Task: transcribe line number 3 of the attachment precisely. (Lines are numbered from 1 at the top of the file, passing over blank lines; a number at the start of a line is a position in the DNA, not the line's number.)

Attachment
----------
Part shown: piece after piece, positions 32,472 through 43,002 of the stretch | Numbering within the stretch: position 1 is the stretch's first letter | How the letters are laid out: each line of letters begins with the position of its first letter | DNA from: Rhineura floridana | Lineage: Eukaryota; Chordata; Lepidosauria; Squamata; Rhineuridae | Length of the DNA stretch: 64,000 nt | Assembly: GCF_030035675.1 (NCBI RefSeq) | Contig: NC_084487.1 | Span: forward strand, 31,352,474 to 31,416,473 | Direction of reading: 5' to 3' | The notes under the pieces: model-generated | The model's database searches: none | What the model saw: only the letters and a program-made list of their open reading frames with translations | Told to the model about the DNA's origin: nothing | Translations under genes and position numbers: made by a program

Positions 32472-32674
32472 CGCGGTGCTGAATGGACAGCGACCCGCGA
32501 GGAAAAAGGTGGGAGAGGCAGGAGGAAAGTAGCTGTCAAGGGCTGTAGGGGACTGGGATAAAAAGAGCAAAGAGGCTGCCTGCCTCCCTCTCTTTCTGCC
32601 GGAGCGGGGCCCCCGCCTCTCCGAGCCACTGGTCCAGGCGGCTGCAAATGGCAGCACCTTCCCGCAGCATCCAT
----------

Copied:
32472 CGCGGTGCTGAATGGACAGCGACCCGCGA